Fatal Flaw For VSaaS Solved!

Author: John Honovich, Published on Nov 24, 2013

Rubbish! cries hosted video vendor.

Frustrated by being the most disrespected market segment this side of PSIM, and determined to show that he has solved the fatal flaw for VSaaS, this vendor makes his case.

The Fatal Flaw

By its design, hosted video requires sufficient bandwidth between the customer's premise (where the cameras are) and the data center (where the storage resides).

Making that work with available bandwidth has always been incredibly difficult. Most sites have nowhere near enough (ranging from 1Mb/s to 10Mb/ upstream) and even those few that do, often have data caps that make it cost prohibitive.

That's why in the fine print of most hosted video offering, the max number of cameras they will even attempt is usually limited to 4 or less and then with other restrictions (limits on resolution, frame rate, quality, etc.).

We examined this in Megapixel vs VSaaS.

The "Solution"

One vendor has a solution, taking us to task that "you assume that the camera has to send its data at the speed/bandwidth at which it is handling it."

Here's his solution:

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"If the camera is smart enough to detect "events", either using VMD, external trigger, analytics or some other method (watch this space) then it can record the images in its buffer and send to the DC at an effective frame rate, uncompressed, it does not matter how fast or slow that connection is... AND.... as this is a synchronous system you can go live on the reverse channel at the same time if you want to do the surveillance bit, albeit at a slightly more compressed ratio."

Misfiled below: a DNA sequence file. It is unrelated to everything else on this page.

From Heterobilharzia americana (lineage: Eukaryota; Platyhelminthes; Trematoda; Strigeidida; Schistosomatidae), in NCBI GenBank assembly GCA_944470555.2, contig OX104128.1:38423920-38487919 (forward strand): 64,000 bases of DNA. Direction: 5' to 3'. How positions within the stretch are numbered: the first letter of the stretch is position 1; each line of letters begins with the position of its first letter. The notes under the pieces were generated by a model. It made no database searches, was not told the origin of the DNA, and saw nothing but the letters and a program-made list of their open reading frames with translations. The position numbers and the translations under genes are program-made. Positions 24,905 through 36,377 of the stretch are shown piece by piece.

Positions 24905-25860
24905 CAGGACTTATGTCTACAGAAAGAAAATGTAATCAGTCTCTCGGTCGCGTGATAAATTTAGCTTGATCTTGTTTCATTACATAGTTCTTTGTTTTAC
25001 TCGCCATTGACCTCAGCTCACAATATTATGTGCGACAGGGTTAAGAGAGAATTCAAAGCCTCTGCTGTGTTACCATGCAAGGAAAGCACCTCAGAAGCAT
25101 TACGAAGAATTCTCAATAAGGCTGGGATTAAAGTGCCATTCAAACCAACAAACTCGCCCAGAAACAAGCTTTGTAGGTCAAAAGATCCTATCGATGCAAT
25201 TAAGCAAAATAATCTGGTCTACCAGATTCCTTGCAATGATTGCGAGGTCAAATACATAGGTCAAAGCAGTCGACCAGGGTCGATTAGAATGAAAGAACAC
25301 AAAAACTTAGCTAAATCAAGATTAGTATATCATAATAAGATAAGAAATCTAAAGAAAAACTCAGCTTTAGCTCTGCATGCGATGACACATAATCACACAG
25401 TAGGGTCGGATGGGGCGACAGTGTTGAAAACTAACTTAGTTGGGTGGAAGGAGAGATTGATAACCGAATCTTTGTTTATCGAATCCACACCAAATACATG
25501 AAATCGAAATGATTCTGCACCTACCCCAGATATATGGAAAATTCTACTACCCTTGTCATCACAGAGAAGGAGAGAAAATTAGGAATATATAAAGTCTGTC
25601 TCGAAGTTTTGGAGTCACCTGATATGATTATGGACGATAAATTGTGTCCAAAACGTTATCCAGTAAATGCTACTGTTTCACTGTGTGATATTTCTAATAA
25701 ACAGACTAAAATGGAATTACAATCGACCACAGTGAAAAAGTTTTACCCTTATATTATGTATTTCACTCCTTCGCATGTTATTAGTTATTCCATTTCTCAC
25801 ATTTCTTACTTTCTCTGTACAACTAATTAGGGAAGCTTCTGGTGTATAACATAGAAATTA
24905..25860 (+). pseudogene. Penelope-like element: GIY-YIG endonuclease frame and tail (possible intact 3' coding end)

In other words:

  • Only record video when an event is detected to save bandwidth
  • Do not send out video right away, instead send it back partially over time to reduce peak bandwidth usage (and therefore fit within bandwidth limits)
  • If someone wants to see video live, send them a lower quality stream so the bandwidth limits are not exceeded

Solution's Flaws

Unfortunately, this solution creates its own sets of new problems:

  • Poor real time video quality for live monitoring
  • No continuous recording possible
  • Risk of missing critical information that was not captured as an event
  • Major problems with any camera where motion is common (streets, intersections, lobbies, public areas, retail, etc.)

You replace the bandwidth barrier with a whole set of new flaws in the overall system, which are never an issue for any traditional surveillance recorder.

The Real Solution

The only real solution to the bandwidth barrier is managed video, storing the video all on the customer's premise (like one does traditionally) but simplifying remote access to that video (e.g., March Cloud Service and as discussed in the Megapixel vs VSaaS report). 

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